The trustees who oversee Social Security's two trust funds—one for disability benefits, the other for retirees—said reserves for the fund that pays disability benefits would be exhausted by 2016, two years earlier than projected last year.
The Social Security trust-fund balances are essentially the difference between the taxes that have been paid into the programs and the total number of benefits that have been paid out over the years.
The Social Security retirement system still collects more than it spends.
However, the Social Security disability program and the Medicare program, that covers hospital care, are already paying more in benefits than they collect through tax revenue.
In recent years, the Social Security disability rolls have soared, as many Americans with mental and physical health problems sought to enter the program and others with less severe issues applied because of a scarcity of work. In 2011, Social Security paid $596.2 billion in retirement benefits to 44.8 million Americans and $128.9 billion in disability benefits to 10.6 million recipients. By law, benefits are paid in full as long as the fund balances represent a surplus.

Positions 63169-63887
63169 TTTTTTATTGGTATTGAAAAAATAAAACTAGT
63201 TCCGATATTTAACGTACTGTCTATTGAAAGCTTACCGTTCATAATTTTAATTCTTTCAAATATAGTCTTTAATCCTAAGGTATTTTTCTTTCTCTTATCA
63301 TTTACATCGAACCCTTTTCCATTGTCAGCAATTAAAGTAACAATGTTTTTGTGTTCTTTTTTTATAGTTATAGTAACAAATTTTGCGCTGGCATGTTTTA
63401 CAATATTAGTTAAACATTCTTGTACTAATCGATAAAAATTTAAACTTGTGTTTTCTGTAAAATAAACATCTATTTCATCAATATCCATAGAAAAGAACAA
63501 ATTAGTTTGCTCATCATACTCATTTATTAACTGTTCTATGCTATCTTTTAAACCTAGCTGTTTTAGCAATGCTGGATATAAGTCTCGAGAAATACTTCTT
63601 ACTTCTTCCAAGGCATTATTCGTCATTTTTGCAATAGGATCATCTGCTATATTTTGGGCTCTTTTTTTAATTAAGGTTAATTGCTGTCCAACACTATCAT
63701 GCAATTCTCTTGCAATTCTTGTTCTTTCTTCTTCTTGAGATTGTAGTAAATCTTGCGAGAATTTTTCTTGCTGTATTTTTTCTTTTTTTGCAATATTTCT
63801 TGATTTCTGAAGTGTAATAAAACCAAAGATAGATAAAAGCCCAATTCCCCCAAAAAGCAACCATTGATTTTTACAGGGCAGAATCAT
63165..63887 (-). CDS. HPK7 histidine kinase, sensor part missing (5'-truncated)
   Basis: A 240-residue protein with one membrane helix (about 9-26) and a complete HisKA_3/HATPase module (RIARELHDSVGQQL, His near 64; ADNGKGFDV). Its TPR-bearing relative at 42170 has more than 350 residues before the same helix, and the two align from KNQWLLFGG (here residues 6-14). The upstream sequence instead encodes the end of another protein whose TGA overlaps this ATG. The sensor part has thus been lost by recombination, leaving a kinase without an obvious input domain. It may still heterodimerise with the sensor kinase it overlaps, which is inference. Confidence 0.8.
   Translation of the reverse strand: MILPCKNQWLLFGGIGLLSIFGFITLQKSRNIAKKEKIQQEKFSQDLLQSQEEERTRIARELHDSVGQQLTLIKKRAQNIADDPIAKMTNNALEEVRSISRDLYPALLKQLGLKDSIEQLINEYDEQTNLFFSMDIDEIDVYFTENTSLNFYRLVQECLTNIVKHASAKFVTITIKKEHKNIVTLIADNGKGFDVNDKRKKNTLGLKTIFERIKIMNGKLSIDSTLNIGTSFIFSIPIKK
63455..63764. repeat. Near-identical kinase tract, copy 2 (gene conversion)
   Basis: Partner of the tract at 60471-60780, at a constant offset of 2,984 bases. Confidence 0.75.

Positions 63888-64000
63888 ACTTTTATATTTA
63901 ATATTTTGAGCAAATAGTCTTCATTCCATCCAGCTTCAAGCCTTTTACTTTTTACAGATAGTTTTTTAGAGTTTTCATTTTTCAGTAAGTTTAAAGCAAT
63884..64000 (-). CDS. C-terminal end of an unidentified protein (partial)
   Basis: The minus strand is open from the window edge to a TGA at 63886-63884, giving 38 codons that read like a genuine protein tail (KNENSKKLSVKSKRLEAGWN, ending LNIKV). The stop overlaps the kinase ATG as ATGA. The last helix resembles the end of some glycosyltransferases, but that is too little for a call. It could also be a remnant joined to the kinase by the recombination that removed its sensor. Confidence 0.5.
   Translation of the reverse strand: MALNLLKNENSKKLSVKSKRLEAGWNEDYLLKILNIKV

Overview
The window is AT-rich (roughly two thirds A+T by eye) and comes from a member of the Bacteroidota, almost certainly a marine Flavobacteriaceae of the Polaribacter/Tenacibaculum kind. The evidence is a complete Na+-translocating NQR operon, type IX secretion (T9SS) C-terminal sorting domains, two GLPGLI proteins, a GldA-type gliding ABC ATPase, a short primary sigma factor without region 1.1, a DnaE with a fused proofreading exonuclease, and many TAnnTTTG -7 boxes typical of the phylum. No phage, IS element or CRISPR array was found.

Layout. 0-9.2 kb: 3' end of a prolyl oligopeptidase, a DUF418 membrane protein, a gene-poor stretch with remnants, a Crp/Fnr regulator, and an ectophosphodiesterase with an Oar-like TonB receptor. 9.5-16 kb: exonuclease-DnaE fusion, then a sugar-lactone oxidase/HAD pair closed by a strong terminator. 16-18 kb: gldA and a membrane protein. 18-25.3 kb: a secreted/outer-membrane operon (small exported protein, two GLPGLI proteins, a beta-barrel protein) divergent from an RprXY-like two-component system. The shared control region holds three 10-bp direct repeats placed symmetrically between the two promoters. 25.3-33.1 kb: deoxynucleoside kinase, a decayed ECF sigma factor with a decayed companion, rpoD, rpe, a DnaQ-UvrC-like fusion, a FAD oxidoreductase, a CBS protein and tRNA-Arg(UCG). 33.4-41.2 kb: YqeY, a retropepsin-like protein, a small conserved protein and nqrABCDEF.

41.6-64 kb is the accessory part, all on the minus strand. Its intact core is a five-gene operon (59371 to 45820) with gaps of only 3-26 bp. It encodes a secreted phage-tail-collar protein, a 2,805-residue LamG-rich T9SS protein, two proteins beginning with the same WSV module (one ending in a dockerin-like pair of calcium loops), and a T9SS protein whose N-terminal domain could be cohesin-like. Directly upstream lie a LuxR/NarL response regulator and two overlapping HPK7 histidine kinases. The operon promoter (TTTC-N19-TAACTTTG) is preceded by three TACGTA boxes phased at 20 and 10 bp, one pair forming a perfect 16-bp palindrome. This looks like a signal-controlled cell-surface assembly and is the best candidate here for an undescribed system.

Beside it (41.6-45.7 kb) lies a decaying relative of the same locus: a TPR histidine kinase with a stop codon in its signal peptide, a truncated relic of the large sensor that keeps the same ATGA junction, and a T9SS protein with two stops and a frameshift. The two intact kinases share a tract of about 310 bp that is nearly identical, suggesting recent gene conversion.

The government (read: your representatives in Congress) has borrowed from the Social Security trust fund to pay for other operations and now just pays interest to the program and may try to steal Social Security retirement funds once again. For example, lawmakers could consider redirecting money meant for the retiree program to the disability fund.
It is suggested that Baby Boomers write to their representatives in Congress telling them to "keep their hands off the Social Security retirement fund." To fund increased disability benefits, why not divert resources from today's excessive defense spending on global religious wars?
Source: The Wall Street Journal, April 24, 2012